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Hiking  

[ hiking introduction ] [ cordillera central ] [ north ] [ south ] [ hiking tips ]


Hiking Introduction

Hiking locations in Puerto Rico are scattered throughout the island in a network of vast forests and mountainous regions known collectively as the Commonwealth Forest Reserve. Trails are situated within various settings including multiple grades of tropical jungles and rain forests, karst and mangrove forests and subtropical dry lands. You'll have the opportunity to see plenty of rare trees, plants and wildlife on your hike. Recreational facilities and information centers are also available at many locations.

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The Cordillera Central

Huge mountain forests blanket the country side at several locations along the Cordillera Central. The Cordillera Central is an extensive mountain range that transects the Island east to west. The forests here offer visitors some excellent hiking trails. The Carite Forest is located in the east section of the Cordillera, east of Cayey. The Forest has a short winding trail that ends at the Charco Azul Recreational area pond. The Guavate Recreational Area is at the opposite side of the Forest. Just above the town of Juana Díaz the Doña Juana Recreational Area in Toro Negro Forest offers a great hour hike to an observation tower, Salto de Dona Juana (waterfall) and a public swimming pool. Just west of Adjuntas, south on route 131 is the Guilarte Forest. It has a half-hour-long hiking trail to Guilarte Peak and visitors center. Finally, off route 120, and north from Sabana Grande is the Maricao Forest. You'll find an observation tower, Salto Pepe Curet (waterfalls), a fish hatchery, and more opportunity for hiking.

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North

El Yunque Caribbean Rain Forest is located in the northeast region of the Island. It features one of the most popular hiking sites on the largest area of forest in Puerto Rico. There's over 13 miles (20.8 km) of trails, some of which can take as long as 4 hours to complete. A favorite trail is the 30-minute walk to La Mina waterfall from the Palo Colorado Visitor Information Center & Picnic Area. Most of the trails and all of the facilities begin from Route 191.

 

South of Arecibo lies a network of facilities that blend geological sightseeing, walking and hiking. These facilities include the Rio Camuy Cave Park, the Arecibo Observatory and La Cueva de Camuy.

 

The Cambalache Forest, lies west of Barceloneta off route 682 at Km 6.6. In addition to hiking this facility offers camping and a 3.5 km mountain bike run. In Isabela the Guajataca Forest off route 446 features about 25 miles of well-marked trails along the typical karsts landscapes of this region. It's the largest hiking trail system on the Island. Experience hours of pleasant hiking along low-lying hills. Encounter some of the 186 species of trees, and 45 species of bird along the way. Camp grounds and an observation tower are also available. A fine display of tropical karsts landscape is defined by a landscape of numerous cone-shaped hills covered in tropical vegetation. These natural forms are caused by rainwater wearing away the region's porous lime stone. Bring a flashlight just in case you decide to descend the ladder into La Cueva del Viento where you'll find stalagmites, stalactites and other sediment formations.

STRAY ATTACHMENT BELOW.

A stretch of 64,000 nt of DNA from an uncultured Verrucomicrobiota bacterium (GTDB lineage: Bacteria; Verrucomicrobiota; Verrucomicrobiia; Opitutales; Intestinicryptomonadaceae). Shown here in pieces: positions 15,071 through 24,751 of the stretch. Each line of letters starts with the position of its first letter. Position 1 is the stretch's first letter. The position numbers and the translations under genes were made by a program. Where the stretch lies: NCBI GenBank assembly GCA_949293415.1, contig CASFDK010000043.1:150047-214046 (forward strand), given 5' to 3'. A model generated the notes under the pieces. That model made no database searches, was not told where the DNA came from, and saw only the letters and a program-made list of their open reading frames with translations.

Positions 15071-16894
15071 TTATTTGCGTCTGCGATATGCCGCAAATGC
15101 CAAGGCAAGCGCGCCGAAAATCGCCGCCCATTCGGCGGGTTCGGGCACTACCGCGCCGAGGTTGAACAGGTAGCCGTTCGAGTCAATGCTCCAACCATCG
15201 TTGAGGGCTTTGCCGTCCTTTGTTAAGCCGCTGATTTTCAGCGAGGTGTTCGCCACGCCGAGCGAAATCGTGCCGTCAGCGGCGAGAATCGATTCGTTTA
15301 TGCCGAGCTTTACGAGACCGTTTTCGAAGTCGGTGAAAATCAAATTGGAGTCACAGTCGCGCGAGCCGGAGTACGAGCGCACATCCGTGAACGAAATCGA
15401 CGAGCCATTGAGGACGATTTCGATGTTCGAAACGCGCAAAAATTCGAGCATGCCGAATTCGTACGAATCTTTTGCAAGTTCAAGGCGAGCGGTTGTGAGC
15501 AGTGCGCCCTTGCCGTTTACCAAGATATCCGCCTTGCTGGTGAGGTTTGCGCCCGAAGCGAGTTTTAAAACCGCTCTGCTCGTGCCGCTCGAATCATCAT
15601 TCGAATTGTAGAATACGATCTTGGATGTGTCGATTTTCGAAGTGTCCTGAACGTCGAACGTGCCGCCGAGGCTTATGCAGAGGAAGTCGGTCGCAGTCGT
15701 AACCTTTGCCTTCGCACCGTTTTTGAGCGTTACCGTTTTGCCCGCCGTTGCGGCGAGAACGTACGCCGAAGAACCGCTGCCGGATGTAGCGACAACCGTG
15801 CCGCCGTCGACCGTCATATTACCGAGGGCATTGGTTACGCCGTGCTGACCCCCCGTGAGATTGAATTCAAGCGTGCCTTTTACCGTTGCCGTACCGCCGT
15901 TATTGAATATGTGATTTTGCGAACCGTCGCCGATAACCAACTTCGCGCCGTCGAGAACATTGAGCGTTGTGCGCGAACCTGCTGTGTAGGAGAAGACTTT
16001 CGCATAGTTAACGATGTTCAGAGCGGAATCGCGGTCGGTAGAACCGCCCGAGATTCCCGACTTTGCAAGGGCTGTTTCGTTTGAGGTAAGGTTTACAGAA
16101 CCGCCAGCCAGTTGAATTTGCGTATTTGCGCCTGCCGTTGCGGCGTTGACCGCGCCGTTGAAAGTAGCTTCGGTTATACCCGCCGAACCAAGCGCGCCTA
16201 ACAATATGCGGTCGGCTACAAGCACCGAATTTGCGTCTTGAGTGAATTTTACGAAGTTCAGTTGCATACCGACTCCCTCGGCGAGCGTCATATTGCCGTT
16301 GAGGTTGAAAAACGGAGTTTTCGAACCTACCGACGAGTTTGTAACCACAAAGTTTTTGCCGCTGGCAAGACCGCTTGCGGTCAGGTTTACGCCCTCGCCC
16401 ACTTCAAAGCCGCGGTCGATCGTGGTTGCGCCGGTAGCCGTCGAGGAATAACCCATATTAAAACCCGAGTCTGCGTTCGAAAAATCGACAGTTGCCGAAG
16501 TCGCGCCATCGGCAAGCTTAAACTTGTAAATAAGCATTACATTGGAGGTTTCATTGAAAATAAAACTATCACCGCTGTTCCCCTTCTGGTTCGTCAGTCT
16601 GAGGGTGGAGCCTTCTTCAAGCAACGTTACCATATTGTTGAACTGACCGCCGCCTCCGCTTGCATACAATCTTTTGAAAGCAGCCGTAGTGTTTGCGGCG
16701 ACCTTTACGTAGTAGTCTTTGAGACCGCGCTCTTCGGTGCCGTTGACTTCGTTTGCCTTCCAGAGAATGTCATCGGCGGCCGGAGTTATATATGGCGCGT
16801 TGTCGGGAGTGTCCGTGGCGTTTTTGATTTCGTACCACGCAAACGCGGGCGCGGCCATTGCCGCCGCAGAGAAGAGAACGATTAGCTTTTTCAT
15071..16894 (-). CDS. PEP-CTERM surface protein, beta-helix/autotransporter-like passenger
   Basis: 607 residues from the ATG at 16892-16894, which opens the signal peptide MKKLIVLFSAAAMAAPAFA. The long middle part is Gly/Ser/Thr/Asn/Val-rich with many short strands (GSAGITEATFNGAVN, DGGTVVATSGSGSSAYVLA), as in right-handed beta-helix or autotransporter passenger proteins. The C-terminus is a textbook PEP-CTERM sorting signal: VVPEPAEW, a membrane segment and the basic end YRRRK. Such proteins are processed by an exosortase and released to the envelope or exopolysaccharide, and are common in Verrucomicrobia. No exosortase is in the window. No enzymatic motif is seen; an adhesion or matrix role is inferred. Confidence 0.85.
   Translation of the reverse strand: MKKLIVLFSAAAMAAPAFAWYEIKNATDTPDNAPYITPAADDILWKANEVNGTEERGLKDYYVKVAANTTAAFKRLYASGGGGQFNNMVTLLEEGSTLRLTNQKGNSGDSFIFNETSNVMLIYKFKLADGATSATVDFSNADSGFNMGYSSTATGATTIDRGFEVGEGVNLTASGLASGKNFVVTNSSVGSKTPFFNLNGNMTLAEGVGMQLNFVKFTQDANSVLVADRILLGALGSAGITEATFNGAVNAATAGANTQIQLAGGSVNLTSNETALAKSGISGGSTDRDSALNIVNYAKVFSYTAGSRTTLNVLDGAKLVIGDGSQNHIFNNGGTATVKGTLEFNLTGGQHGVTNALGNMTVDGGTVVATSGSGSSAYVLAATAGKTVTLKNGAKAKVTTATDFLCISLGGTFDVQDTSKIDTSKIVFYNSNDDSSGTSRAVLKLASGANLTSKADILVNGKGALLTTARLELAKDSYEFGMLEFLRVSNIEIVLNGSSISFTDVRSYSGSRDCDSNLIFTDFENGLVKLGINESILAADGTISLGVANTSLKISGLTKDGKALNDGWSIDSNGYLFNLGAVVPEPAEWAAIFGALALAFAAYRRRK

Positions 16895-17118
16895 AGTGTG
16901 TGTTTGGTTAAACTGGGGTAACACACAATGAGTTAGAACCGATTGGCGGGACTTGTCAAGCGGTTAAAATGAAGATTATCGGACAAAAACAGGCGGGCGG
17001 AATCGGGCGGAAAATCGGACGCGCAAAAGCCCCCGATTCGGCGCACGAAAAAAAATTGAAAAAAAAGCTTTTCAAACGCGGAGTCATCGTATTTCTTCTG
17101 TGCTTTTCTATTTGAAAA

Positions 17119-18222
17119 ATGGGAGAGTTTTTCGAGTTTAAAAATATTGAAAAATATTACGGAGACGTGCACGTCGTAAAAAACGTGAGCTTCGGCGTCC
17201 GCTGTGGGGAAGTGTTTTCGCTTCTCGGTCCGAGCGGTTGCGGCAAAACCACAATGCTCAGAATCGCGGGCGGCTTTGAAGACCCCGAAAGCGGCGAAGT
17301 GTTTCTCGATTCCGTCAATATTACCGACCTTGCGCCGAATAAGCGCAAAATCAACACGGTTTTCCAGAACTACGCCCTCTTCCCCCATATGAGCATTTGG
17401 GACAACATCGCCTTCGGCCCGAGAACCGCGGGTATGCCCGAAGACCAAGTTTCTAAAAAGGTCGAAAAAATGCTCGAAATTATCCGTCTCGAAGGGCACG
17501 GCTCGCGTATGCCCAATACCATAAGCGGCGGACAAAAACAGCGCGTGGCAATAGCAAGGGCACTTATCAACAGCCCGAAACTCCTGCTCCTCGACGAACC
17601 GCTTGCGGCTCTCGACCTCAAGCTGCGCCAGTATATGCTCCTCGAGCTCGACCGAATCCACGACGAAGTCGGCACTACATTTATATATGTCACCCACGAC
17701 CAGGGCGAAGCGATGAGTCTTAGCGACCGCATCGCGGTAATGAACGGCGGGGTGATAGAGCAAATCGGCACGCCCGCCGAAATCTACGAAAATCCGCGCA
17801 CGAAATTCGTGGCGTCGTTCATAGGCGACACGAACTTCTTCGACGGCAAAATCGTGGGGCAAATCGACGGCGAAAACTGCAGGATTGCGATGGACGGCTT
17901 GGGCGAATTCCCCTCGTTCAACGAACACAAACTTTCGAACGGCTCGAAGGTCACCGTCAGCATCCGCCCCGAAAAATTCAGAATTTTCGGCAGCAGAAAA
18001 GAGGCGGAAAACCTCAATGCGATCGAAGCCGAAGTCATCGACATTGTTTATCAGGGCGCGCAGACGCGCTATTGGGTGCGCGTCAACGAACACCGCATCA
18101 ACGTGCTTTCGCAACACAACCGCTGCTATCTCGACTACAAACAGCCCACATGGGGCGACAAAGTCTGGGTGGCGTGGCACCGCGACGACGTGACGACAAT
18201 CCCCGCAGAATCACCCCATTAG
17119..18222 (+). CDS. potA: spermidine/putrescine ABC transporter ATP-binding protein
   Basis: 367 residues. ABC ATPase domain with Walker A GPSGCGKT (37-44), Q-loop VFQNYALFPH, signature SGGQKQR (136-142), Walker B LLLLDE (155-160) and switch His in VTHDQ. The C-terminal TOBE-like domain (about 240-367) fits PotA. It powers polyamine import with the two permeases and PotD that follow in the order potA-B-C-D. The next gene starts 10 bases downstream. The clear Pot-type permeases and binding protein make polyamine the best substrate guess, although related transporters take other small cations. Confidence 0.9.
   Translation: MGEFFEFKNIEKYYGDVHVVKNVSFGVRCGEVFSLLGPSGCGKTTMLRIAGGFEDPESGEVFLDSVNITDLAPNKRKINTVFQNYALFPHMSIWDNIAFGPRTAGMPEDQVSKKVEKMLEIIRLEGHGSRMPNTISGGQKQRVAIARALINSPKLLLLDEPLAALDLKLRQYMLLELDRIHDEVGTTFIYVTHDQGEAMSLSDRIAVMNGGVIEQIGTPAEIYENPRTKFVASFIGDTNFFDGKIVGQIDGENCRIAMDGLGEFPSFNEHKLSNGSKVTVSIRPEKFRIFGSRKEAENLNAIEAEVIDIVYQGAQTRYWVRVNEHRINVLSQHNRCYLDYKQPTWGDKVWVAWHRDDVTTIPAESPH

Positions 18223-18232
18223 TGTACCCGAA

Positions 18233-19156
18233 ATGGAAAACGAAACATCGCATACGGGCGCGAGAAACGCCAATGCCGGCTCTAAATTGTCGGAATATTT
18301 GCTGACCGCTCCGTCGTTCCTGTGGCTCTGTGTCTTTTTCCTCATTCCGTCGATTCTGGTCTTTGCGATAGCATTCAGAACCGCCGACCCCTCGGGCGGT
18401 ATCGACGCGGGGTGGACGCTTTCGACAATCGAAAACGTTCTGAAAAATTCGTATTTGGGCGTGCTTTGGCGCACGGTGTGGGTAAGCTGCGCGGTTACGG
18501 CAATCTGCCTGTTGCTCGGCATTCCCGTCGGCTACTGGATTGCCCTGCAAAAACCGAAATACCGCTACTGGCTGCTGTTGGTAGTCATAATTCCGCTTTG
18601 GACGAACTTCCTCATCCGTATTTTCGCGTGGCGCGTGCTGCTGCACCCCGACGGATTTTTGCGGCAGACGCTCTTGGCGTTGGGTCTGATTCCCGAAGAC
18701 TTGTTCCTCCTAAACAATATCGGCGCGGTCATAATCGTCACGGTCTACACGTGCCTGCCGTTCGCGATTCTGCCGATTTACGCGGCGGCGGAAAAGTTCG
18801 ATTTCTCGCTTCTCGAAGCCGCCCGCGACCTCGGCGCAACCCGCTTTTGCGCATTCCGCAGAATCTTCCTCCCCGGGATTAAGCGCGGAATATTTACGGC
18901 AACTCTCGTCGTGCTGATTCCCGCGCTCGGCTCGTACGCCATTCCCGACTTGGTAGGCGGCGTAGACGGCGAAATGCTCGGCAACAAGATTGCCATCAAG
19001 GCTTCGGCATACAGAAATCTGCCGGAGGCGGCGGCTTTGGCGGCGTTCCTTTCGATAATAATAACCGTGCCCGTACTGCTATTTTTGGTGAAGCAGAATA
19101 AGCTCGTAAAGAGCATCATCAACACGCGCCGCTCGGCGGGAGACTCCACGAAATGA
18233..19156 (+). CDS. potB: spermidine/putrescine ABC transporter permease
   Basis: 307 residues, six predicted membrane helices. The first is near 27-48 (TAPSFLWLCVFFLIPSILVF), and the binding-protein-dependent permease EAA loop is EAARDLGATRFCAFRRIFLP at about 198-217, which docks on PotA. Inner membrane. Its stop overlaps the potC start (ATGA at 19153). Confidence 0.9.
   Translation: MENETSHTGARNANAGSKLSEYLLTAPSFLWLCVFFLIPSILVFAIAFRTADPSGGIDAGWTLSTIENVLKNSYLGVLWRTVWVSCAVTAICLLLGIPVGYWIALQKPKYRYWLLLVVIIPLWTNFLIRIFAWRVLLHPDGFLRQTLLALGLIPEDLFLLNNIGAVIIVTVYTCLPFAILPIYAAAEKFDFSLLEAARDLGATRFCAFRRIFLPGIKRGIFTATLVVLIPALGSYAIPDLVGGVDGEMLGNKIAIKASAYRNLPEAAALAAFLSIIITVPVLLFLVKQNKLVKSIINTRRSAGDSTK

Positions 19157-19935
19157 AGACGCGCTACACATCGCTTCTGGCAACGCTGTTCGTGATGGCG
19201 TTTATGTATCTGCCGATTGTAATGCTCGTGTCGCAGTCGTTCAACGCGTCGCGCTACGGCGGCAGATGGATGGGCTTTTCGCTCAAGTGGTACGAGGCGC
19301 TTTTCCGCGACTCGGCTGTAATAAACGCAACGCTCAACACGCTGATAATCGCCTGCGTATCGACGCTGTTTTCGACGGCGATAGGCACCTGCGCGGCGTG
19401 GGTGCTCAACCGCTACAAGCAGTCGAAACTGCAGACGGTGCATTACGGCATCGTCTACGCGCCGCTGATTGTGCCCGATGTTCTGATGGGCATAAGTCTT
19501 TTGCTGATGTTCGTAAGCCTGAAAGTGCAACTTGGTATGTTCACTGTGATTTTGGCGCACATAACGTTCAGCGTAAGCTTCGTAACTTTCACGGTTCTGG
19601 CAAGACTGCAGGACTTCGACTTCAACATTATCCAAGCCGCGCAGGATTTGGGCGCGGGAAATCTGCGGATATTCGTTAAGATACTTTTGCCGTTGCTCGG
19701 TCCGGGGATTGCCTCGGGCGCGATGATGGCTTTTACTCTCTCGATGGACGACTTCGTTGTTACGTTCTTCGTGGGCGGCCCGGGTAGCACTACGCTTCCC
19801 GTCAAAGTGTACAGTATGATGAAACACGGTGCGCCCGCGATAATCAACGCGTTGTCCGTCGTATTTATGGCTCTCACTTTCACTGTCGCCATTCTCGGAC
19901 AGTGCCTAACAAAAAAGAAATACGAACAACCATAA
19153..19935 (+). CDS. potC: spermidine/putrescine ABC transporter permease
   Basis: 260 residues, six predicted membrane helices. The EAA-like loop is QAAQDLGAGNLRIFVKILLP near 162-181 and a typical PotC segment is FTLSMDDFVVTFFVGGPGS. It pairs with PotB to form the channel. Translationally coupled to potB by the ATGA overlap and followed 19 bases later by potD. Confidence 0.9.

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South

Starting from the southeast, Aguerre Forest, located between Arroyo and Salinas, features a nice walking trail. Another great hiking spot is situated southwest of the Island in the 1,640-acre Guánica Dry Forest. This subtropical arid region features 12 major hiking trails. Passed Guánica, in the southwestern most tip of the island, the Cabo Rojo National Wildlife Refuge in Boqueron offers a quaint trail, along farmstead ruins and a visitor Center.

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Hiking Tips

Many of the Forests in the Commonwealth Forest Reserve contain trails with various levels of difficulty. You'll find trails that are good for all ages, and some that require the company of an experienced guide.  Call ahead to find out what accommodations are available for wheelchairs. Visitors who are not in good physical condition and pregnant women should consider the less arduous route. Visitors should wear protective clothing, such as long pants, rain gear and touch shoes.  Sunscreen, personal drinking water and a compass is also a good idea. Some of the trail site may require permits. Some locations offer mountain bike trails, and some permit camping with permission.  For more information, call the Department of Natural & Environmental Resources at (787) 724-3647.

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Revisado /Revised: January 17, 2017